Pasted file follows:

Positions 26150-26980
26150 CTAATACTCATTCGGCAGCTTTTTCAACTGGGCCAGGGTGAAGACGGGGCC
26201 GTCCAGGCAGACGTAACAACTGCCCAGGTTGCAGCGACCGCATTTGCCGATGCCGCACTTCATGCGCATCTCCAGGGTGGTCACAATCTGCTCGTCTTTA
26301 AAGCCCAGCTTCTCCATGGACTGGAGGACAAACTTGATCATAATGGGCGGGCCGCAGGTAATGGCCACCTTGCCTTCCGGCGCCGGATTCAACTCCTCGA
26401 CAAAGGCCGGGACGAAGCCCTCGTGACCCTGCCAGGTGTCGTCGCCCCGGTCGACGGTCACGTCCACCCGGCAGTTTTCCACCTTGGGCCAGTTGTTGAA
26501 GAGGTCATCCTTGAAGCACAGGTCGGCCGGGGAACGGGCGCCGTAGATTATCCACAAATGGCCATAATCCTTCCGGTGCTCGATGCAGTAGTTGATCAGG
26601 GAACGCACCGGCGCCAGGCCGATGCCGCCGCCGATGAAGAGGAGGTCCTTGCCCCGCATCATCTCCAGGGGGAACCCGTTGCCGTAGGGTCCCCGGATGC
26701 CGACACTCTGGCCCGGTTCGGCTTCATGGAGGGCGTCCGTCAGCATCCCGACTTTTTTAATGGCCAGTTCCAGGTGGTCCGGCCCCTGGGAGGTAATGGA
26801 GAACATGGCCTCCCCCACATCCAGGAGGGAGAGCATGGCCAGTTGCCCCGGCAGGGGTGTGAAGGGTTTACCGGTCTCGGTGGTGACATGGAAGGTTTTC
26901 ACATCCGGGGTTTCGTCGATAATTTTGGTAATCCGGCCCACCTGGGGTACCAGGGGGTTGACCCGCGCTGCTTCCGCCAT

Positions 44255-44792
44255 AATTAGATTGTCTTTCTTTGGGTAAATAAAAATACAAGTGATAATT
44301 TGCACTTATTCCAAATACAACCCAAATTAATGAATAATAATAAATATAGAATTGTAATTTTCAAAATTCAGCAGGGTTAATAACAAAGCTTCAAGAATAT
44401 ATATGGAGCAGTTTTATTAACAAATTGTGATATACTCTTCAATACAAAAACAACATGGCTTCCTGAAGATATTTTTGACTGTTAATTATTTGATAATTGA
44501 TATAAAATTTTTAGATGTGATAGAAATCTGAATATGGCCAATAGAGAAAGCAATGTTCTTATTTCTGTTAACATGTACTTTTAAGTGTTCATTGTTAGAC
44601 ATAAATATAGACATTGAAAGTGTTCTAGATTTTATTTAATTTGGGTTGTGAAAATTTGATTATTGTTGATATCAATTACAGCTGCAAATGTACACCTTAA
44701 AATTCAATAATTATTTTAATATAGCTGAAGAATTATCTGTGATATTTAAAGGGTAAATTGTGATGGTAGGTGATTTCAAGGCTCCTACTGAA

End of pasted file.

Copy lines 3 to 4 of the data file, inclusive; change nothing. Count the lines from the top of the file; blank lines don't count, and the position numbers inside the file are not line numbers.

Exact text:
26201 GTCCAGGCAGACGTAACAACTGCCCAGGTTGCAGCGACCGCATTTGCCGATGCCGCACTTCATGCGCATCTCCAGGGTGGTCACAATCTGCTCGTCTTTA
26301 AAGCCCAGCTTCTCCATGGACTGGAGGACAAACTTGATCATAATGGGCGGGCCGCAGGTAATGGCCACCTTGCCTTCCGGCGCCGGATTCAACTCCTCGA